Posted on November 13 by
in Blog

Pesticides have been linked to a wide range of human health hazards, ranging from short-term impacts such as IBS,
headaches and nausea to chronic impacts like cancer, reproductive harm, and endocrine disruption.

Ideally, choose organic as much as possible, but remember that it doesn't have to be all or nothing. If you need to pick and choose which produce to buy organic, consult EWG's "Dirty Dozen" and "Clean 15" lists, which highlight the most and least contaminated produce as follows:

'Dirty Dozen' — Choose Organic


'Clean 15' — OK to Choose Conventional

Sweet corn
Sweet peas (frozen)

There's a Scientific Reason you Crave Junk Food When you Don't Get Enough Sleep

Posted on October 29 by
in Blog
An ancient system
What is it about sleep exhaustion and junk food? The answer lies in history, back when we dug in the dirt for starchy tubers, foraged for sweet berries and gorged on fatty fish.
Simply put, a lack of sleep triggers ancient instincts that yearn for rich, sweet, fatty foods.
Evolutionarily speaking, it was a big deal to have a high carb, high fat meal, because you didn't necessarily have those all of the time.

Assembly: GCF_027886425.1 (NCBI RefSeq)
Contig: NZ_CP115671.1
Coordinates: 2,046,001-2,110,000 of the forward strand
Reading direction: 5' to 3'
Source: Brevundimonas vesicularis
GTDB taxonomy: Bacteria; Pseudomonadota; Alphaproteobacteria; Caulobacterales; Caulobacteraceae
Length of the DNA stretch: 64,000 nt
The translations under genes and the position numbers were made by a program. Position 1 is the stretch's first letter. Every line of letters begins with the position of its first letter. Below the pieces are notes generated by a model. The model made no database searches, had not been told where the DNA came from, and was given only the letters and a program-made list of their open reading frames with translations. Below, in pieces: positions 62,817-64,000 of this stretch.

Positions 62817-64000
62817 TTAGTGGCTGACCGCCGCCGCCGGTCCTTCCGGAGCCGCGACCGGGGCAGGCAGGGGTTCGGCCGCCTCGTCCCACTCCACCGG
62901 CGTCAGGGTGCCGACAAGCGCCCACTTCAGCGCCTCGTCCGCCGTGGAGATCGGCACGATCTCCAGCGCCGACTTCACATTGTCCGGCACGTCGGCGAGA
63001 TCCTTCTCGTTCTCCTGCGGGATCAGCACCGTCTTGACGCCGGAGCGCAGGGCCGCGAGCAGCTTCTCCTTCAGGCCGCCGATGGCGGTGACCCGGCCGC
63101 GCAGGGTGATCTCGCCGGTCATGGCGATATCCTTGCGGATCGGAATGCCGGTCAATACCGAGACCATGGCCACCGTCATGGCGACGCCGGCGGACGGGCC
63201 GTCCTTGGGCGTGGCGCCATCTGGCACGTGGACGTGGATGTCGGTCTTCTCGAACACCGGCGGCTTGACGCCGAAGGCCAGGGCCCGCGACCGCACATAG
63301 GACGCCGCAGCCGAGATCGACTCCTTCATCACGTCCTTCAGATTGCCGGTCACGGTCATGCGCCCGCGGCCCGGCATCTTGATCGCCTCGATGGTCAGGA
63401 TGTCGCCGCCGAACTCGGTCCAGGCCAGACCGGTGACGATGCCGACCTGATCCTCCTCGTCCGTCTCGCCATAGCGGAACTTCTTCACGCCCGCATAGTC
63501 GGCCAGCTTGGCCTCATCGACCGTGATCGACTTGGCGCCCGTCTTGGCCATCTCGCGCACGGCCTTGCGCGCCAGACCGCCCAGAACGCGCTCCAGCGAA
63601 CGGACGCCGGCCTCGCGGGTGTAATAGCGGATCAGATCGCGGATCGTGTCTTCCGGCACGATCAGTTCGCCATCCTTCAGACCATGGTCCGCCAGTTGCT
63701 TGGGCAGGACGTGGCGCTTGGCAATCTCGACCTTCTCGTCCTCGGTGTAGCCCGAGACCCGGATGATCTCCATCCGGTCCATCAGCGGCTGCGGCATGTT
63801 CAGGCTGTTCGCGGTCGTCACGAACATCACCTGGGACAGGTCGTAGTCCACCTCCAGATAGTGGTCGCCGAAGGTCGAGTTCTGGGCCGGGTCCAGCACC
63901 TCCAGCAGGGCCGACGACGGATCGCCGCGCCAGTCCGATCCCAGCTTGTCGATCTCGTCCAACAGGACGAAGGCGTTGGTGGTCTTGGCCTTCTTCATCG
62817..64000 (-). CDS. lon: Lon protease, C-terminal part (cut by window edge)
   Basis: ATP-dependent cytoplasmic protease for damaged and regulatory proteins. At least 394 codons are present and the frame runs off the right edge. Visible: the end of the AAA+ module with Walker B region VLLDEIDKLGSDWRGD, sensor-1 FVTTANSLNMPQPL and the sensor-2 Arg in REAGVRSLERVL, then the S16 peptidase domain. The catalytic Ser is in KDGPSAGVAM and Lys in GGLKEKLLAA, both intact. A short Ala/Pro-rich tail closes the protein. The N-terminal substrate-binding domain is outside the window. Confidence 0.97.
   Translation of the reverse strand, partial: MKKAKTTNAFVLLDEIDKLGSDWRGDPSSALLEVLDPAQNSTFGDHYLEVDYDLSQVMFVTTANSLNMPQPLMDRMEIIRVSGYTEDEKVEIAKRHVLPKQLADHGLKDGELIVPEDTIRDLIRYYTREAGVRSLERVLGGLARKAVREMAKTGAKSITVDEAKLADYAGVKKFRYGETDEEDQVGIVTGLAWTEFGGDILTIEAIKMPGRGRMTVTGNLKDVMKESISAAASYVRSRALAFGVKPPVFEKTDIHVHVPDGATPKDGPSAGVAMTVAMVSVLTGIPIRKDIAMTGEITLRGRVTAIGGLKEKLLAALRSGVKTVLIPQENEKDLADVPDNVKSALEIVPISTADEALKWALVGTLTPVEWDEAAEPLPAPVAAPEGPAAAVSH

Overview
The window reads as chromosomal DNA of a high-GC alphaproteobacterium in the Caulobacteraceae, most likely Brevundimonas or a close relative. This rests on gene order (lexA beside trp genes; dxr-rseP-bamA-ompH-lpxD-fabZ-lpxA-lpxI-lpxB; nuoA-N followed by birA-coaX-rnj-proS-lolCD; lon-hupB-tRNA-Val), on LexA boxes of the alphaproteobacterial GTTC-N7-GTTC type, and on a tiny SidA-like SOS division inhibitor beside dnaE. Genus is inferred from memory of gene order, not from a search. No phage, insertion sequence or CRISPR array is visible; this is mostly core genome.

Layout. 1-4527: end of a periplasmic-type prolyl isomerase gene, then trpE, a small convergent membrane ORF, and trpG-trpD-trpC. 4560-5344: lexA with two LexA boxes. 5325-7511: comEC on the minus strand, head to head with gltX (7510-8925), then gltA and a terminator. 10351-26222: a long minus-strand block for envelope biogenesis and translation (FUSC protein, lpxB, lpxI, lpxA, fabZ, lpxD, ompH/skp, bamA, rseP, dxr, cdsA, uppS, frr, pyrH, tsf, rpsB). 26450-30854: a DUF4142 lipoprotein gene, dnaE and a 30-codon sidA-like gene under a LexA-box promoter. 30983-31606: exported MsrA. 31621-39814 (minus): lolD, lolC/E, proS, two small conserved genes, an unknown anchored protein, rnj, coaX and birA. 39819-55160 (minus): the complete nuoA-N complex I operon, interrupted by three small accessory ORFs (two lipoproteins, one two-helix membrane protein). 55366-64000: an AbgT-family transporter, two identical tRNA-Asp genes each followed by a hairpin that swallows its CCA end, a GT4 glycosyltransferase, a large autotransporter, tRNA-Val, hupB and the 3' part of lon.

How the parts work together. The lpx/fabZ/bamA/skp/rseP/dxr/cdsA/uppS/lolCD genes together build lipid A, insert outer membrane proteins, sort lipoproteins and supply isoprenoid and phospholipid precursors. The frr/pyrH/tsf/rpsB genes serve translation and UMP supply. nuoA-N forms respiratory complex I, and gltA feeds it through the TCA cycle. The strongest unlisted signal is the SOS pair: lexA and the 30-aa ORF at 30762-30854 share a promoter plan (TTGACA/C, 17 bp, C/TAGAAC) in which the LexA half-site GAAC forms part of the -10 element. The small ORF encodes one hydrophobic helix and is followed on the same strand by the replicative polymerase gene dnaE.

If you think back to feast or famine times, having a meal with lots of carbs or fat was something that your brain would say, 'Hey, we want to have that.'
Sleep and Hormones
You may have heard about two hormones that control our urge to eat: leptin and ghrelin. I always tell my patients to think about them by their first letter.
The 'l' in leptin stands for lose: It suppresses appetite and therefore contributes to weight loss. The 'g' in ghrelin stands for gain: This fast-acting hormone increases hunger and leads to weight gain. When you're sleep deprived, research shows, ghrelin levels spike while leptin takes a nose dive. The result is an increase in hunger.
And that brings us to the bottom line: There's not gonna be a pill any time soon for the sleep-deprived junk-food junkies that we are.
Instead, you'll have to do what the doctor says to reduce your illicit cravings: Get more sleep.

Why Sugar Takes a Toll on Mental Health

Posted on October 24 by
in Blog

There are at least four potential mechanisms through which refined sugar intake could exert a toxic effect on mental health:

1. Sugar (particularly fructose) and grains contribute to insulin and leptin resistance and impaired signaling, which play a significant role in your mental health.

2. Sugar suppresses activity of a key growth hormone called brain derived neurotrophic factor (BDNF), which promotes healthy brain neurons. BDNF levels are critically low in both depression and schizophrenia, which animal models suggest might actually be causative.

3. Sugar consumption also triggers a cascade of chemical reactions in your body that promote chronic inflammation. In the long term, inflammation disrupts the normal functioning of your immune system, which is linked to a greater risk of depression.